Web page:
From a cognitive science perspective, Harris is correct. The MINDS of people reading the Quran might have peaceful, inclusive intentions. But the book is EXTREMELY REPETITIVE, and the readers’ brains - the brains our minds are not in charge of - WILL pick up on the “make war” propaganda that’s so pervasive throughout the book.

What you say makes no sense.  At the time the Quran was written, Muhammad and his followers were under attack by various other factions, they weren’t “making” war, the wars were being made by others (that’s if I can believe Juan Cole, who’s an honest historian and has studied the history).  So the so-called propaganda in the book is pretty much all “defend your community” nature, not “make war” propaganda.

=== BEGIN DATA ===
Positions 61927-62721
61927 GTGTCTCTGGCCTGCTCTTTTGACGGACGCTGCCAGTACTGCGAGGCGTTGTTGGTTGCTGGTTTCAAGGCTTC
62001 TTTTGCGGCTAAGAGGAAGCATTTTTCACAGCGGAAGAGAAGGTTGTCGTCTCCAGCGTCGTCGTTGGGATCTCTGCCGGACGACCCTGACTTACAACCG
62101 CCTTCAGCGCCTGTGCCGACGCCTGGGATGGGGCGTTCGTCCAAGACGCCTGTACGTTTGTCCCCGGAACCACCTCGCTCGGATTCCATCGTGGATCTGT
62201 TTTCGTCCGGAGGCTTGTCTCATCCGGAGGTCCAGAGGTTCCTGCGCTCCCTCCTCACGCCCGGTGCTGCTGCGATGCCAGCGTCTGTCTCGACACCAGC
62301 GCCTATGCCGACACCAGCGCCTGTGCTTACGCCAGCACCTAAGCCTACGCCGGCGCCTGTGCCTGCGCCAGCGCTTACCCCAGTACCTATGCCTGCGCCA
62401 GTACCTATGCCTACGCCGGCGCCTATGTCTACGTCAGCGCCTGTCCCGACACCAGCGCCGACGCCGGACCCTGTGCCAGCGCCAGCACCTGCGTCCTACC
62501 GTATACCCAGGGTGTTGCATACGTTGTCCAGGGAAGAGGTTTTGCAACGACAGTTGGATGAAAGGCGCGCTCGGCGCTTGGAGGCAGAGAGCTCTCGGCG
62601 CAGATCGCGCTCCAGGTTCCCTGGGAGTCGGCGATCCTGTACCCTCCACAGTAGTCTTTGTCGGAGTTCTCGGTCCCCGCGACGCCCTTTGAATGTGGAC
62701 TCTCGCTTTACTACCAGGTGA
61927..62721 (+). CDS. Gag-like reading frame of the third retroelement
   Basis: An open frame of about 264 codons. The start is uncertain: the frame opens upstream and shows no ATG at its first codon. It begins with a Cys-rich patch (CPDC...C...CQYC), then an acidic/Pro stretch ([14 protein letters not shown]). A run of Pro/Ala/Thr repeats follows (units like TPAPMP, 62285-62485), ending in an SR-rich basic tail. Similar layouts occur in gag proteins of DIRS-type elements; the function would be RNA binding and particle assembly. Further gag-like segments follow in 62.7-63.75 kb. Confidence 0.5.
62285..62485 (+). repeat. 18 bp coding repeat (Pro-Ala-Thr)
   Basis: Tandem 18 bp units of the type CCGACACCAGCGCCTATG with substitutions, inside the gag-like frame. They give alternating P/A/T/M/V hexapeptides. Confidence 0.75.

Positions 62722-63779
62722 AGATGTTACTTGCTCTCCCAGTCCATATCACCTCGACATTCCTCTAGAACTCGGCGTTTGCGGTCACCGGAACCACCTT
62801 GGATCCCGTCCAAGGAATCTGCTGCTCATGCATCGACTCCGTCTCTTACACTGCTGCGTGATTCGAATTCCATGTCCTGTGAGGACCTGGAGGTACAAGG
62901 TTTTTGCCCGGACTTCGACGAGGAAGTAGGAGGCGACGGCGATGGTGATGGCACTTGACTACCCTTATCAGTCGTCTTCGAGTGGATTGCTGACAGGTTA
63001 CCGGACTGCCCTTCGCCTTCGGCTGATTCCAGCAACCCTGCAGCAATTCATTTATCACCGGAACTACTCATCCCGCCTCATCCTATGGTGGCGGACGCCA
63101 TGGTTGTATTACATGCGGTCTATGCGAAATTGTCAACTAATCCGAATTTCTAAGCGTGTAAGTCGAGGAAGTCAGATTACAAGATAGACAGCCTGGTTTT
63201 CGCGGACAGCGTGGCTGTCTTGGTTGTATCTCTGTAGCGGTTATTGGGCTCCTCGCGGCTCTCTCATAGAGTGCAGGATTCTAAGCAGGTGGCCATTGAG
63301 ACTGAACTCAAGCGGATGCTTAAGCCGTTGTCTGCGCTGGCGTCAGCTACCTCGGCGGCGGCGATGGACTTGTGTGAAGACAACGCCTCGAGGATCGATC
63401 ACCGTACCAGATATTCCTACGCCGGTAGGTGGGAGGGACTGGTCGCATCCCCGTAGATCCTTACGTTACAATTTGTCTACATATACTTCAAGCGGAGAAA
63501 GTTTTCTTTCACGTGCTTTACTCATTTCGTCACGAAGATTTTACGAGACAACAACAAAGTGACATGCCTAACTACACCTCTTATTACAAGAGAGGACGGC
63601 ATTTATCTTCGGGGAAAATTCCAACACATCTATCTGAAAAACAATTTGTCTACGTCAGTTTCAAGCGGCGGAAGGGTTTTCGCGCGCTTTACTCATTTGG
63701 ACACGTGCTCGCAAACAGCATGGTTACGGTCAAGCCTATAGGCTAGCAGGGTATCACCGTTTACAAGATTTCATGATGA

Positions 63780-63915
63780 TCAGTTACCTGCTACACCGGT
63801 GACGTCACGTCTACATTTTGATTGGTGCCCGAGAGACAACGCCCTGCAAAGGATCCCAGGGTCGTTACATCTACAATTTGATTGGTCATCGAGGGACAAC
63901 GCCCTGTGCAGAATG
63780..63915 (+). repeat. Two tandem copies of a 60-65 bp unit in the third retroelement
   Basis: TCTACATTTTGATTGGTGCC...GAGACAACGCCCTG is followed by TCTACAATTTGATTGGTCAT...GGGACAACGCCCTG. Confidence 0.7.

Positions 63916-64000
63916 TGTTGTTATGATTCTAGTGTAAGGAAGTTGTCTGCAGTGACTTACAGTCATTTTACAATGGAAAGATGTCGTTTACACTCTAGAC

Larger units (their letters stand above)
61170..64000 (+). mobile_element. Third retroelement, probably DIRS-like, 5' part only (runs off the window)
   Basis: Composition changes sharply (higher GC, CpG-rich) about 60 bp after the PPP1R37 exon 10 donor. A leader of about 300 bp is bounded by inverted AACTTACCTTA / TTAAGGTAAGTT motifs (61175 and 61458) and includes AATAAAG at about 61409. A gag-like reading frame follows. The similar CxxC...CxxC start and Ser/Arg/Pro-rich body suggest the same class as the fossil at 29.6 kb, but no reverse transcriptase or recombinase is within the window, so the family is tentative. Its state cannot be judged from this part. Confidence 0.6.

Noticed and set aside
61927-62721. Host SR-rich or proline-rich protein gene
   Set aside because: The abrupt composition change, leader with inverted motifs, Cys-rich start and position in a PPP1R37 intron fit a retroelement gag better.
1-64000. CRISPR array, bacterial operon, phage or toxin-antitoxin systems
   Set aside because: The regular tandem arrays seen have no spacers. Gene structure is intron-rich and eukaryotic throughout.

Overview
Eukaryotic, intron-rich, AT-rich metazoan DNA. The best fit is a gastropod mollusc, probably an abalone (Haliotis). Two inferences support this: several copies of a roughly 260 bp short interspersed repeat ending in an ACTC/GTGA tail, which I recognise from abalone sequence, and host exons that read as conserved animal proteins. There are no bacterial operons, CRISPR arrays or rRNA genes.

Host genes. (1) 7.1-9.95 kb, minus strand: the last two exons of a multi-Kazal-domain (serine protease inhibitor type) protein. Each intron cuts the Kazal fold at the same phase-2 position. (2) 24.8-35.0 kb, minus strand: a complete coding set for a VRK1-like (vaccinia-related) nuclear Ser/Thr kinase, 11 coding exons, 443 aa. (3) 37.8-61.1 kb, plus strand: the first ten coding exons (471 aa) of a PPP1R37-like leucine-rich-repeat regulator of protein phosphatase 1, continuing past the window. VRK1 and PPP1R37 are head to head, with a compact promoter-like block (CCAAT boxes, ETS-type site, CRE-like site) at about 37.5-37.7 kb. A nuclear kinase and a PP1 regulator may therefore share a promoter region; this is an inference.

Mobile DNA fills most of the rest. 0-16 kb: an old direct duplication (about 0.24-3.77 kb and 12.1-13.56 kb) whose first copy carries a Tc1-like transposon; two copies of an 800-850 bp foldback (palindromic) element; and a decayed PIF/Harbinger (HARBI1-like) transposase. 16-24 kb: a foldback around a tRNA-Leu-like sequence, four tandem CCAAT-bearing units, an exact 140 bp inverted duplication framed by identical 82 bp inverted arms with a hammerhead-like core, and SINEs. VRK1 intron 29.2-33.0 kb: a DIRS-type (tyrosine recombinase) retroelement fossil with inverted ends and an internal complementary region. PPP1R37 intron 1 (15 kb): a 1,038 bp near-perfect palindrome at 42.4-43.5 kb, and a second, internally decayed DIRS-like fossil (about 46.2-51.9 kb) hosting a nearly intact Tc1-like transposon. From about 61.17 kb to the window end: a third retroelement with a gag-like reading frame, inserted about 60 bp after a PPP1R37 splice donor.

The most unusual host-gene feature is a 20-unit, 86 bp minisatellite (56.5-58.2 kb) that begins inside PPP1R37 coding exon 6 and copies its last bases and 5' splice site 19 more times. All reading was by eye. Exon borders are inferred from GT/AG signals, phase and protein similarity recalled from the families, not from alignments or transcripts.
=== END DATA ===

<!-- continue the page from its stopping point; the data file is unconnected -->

I hear two common defenses:

1 - At the time the book was written…
2 - You’re not reading the book the way scholars think you should…

 

Obviously, you’re mis-characterizing what I said.  Perhaps to set up a strawman argument?  What do you think I was defending?

As for #1, Muslims claim the book is timeless.

 

So what?

As for #2, I don’t care what scholars think, I care what hundreds of millions of Muslims think.

You just went through a whole lot of trouble to explain that the book tells Muslims, REPETITIVELY, to “make war,” that is, start wars against others who didn’t attack them in the first place.  Harris goes to a lot of trouble to explain that the book tells Muslims to “make war,” hate Jews and Christians, etc., and furthermore, he says it’s the only way the book can be read.  If it doesn’t actually say make war as you describe, then I don’t see how Muslims can pick up on it.  That you and Harris are wrong according to the best scholarship in the field is of no concern to you?